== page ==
24-hour lab safely cuts antibiotic use
Overnight access to bacteriology labs can safely reduce inappropriate use of antibiotics, a new study shows.
An evaluation of overnight analysis had previously found it reduced antibiotic use by two-thirds, but this follow-up study was the first to demonstrate the reductions were clinically appropriate.
Among 357 patients treated on the accelerated bacteriology laboratory examination (ABLE) scheme in the Grampian area, 37 per cent received antibiotics, 66 per cent of them delayed. In all but 10 of the treated patients, GPs had been notified that the cultures had proved positive.
An audit of 699 consultations found the rates of repeat visits and repeat antibiotic prescriptions were 'almost identical' between ABLE patients and controls, suggesting no patients had been denied antibiotics they needed.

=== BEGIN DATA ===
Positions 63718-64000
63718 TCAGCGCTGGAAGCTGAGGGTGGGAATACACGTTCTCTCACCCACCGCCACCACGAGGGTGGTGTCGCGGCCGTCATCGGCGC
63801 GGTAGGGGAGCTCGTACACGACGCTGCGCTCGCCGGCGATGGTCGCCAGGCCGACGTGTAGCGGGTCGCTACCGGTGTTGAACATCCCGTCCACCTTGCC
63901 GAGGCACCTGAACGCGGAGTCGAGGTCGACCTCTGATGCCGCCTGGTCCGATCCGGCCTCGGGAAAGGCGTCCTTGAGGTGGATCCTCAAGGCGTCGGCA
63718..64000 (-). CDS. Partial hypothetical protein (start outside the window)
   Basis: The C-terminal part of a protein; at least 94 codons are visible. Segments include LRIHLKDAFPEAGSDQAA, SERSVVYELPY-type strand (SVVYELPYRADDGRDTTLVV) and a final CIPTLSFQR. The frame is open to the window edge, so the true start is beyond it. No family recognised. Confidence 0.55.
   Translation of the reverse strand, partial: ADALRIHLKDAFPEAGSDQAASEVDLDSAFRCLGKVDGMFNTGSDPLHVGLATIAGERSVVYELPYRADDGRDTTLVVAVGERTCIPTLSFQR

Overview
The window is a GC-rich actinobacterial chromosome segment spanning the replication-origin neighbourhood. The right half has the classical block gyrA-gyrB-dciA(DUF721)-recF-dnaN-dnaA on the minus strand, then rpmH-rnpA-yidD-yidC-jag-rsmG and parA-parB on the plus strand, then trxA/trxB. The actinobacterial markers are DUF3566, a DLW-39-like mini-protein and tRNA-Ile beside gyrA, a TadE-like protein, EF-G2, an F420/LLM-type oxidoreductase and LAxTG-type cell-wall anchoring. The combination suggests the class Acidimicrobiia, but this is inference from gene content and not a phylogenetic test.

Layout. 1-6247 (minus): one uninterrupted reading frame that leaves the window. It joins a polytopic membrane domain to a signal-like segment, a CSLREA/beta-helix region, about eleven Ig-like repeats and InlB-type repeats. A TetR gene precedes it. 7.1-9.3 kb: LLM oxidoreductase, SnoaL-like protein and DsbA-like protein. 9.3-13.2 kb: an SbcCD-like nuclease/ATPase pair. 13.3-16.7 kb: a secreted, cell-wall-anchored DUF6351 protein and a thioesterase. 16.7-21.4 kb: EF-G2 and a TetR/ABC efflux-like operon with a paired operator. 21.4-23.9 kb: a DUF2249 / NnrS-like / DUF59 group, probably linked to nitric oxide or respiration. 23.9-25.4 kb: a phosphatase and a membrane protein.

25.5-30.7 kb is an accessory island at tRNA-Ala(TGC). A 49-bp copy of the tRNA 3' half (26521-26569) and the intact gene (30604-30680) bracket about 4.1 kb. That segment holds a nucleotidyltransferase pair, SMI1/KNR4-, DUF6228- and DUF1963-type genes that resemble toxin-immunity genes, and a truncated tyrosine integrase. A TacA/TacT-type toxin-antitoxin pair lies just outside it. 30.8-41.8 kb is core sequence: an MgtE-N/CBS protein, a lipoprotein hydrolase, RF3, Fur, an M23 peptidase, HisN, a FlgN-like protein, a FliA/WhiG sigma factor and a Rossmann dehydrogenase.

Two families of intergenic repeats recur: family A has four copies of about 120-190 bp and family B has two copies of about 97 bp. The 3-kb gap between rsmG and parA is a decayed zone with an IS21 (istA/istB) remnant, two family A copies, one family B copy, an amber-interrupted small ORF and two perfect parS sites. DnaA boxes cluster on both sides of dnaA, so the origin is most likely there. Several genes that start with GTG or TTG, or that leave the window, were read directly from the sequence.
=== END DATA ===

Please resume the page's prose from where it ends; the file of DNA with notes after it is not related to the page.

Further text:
Study leader Dr Ian Gould, consultant in microbiology at the Aberdeen Royal Infirmary, said: 'While overall use of ABLE in Grampian is low, it seems to be appropriate in that it is successfully being used to identify bacterial infection and reduce unnecessary antibiotic scripts.'
The findings were reported in the latest issue of the European Journal of General Practice.
Another study of attitudes towards the service – which has been running for six years – found 67 per cent of GPs combined overnight lab exams with delayed prescribing and 53 per cent thought it reduced antibiotic scripts.